Pubdate: Tue, 30 Mar 2004
Source: Independent  (UK)
Copyright: 2004 Independent Newspapers (UK) Ltd.
Author: Johann Hari


While Serving As Tony Blair's Deputy Drugs Tsar, His Enlightened
Policies Were Copied Around the World. So Why Was Mike Trace Hounded
 From His Job, and Vilified As a Dangerous Extremist? He Tells His
Extraordinary Story for the First Time to Johann Hari

The story of Mike Trace's rise and fall is a parable of how drugs
policy is formulated. He is one of the most widely respected narcotics
experts in the world today. He has worked both at the Ground Zero of
drug prohibition, with homeless addicts on the streets of London, and
at the very top of the system, as Britain's deputy drugs tsar and as
head of demand reduction at the United Nations.

When it came to formulating policy, Trace made a fatal error. His
conversation is jammed with reference to academic studies and pilot
programmes; he is a man addicted to evidence and hard facts. And there
is no room for such a man in the distant corridors where drug
prohibition is upheld today.

His story begins in Centrepoint on London's Shaftesbury Avenue in the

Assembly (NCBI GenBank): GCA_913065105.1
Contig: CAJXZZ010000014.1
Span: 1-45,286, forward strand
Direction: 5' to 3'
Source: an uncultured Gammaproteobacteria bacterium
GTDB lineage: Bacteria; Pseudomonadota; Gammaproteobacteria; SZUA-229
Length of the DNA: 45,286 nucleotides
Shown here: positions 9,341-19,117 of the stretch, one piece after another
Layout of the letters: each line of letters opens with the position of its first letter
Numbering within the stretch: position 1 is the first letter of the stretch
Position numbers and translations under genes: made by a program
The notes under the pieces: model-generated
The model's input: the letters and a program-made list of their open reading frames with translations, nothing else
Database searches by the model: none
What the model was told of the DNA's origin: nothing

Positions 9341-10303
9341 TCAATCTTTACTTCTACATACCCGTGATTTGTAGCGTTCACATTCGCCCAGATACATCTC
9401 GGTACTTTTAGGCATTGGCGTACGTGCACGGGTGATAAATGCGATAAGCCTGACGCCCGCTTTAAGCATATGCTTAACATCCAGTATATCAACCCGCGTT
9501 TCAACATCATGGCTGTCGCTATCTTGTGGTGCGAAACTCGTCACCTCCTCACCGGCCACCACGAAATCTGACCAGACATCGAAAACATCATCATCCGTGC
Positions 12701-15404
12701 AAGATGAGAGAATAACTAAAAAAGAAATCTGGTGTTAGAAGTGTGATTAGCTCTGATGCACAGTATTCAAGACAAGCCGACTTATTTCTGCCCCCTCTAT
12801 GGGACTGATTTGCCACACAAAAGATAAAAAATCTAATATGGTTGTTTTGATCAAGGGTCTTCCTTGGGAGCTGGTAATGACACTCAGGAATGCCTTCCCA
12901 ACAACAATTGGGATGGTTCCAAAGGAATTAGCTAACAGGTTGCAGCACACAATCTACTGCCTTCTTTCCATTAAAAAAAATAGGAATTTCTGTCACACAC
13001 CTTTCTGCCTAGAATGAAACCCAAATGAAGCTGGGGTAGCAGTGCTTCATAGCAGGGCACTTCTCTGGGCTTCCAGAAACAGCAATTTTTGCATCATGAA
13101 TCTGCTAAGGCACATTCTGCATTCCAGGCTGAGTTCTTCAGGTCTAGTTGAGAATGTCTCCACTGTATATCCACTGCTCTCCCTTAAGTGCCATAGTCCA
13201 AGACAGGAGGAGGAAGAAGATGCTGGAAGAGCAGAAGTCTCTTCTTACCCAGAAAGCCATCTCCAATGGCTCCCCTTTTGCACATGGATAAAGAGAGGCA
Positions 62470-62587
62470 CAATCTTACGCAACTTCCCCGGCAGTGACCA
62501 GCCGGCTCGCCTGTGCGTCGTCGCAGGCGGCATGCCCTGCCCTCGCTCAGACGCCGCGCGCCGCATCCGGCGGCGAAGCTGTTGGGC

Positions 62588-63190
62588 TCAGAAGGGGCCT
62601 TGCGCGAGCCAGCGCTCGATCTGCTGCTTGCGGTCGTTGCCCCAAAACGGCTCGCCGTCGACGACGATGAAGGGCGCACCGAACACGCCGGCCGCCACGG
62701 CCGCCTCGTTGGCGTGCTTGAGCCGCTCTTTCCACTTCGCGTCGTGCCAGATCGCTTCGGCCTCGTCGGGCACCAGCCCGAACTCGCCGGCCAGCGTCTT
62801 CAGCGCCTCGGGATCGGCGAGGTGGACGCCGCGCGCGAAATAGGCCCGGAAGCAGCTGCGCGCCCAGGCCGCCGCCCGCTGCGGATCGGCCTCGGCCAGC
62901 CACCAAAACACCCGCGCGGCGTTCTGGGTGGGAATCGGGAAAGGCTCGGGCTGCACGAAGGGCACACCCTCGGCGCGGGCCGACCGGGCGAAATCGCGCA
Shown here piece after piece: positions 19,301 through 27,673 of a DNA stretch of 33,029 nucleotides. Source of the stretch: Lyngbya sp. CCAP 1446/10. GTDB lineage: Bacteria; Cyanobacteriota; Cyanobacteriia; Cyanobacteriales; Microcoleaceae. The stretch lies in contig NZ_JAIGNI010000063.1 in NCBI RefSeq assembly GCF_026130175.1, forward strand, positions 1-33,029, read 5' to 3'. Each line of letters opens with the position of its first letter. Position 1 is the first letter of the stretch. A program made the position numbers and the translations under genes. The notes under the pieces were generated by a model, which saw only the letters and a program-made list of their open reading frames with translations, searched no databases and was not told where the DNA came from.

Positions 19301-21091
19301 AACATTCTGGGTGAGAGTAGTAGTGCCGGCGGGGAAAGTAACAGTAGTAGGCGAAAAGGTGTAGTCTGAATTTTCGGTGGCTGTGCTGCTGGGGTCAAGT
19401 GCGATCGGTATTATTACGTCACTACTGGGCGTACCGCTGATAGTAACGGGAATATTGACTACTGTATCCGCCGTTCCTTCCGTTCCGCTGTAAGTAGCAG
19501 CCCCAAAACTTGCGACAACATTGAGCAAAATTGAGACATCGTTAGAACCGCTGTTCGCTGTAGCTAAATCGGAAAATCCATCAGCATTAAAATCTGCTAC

early 1980s. "When I started working there, as a night worker,
Centrepoint was basically the first place runaways to London ended
up," he says. "We just tried to keep them out of harm's way for one,
two, three nights. It quickly became clear to me that most of them
were sufferers of abuse as children, and all of them came from classic
multiply-deprived backgrounds. They were trying to escape their
terrible experiences any way they could, usually with drugs.

"That time of my life gave me an attitude towards drug use that has
always stayed with me. It's the symptom of other problems, especially
social deprivation. Whenever I would hear people further up the system